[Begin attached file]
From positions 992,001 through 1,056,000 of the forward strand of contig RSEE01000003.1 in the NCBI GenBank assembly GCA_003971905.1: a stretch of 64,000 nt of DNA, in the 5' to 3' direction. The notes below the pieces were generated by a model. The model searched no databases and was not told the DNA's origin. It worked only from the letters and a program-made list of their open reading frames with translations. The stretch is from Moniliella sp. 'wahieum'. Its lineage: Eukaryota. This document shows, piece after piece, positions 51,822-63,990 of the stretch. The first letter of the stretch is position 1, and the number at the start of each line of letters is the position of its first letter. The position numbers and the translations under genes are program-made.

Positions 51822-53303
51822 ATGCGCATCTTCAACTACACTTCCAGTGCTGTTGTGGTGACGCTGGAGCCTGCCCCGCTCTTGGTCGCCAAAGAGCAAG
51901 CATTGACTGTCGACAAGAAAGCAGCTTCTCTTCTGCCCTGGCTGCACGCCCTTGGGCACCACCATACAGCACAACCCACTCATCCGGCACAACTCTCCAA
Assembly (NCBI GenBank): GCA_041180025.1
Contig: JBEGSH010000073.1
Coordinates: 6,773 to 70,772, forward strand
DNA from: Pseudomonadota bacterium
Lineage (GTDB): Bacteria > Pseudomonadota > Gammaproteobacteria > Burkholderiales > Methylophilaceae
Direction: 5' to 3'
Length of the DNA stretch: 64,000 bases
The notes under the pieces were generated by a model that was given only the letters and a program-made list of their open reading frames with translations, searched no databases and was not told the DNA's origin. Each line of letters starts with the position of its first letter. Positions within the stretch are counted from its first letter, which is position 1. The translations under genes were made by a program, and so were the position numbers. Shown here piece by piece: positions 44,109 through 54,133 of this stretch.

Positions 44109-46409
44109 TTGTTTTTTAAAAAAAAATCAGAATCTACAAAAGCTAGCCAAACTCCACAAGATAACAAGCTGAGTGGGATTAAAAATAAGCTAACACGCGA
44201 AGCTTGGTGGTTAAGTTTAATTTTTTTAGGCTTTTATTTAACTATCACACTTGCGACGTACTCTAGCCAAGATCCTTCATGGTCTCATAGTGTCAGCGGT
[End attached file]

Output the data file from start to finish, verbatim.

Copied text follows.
From positions 992,001 through 1,056,000 of the forward strand of contig RSEE01000003.1 in the NCBI GenBank assembly GCA_003971905.1: a stretch of 64,000 nt of DNA, in the 5' to 3' direction. The notes below the pieces were generated by a model. The model searched no databases and was not told the DNA's origin. It worked only from the letters and a program-made list of their open reading frames with translations. The stretch is from Moniliella sp. 'wahieum'. Its lineage: Eukaryota. This document shows, piece after piece, positions 51,822-63,990 of the stretch. The first letter of the stretch is position 1, and the number at the start of each line of letters is the position of its first letter. The position numbers and the translations under genes are program-made.

Positions 51822-53303
51822 ATGCGCATCTTCAACTACACTTCCAGTGCTGTTGTGGTGACGCTGGAGCCTGCCCCGCTCTTGGTCGCCAAAGAGCAAG
51901 CATTGACTGTCGACAAGAAAGCAGCTTCTCTTCTGCCCTGGCTGCACGCCCTTGGGCACCACCATACAGCACAACCCACTCATCCGGCACAACTCTCCAA
Assembly (NCBI GenBank): GCA_041180025.1
Contig: JBEGSH010000073.1
Coordinates: 6,773 to 70,772, forward strand
DNA from: Pseudomonadota bacterium
Lineage (GTDB): Bacteria > Pseudomonadota > Gammaproteobacteria > Burkholderiales > Methylophilaceae
Direction: 5' to 3'
Length of the DNA stretch: 64,000 bases
The notes under the pieces were generated by a model that was given only the letters and a program-made list of their open reading frames with translations, searched no databases and was not told the DNA's origin. Each line of letters starts with the position of its first letter. Positions within the stretch are counted from its first letter, which is position 1. The translations under genes were made by a program, and so were the position numbers. Shown here piece by piece: positions 44,109 through 54,133 of this stretch.

Positions 44109-46409
44109 TTGTTTTTTAAAAAAAAATCAGAATCTACAAAAGCTAGCCAAACTCCACAAGATAACAAGCTGAGTGGGATTAAAAATAAGCTAACACGCGA
44201 AGCTTGGTGGTTAAGTTTAATTTTTTTAGGCTTTTATTTAACTATCACACTTGCGACGTACTCTAGCCAAGATCCTTCATGGTCTCATAGTGTCAGCGGT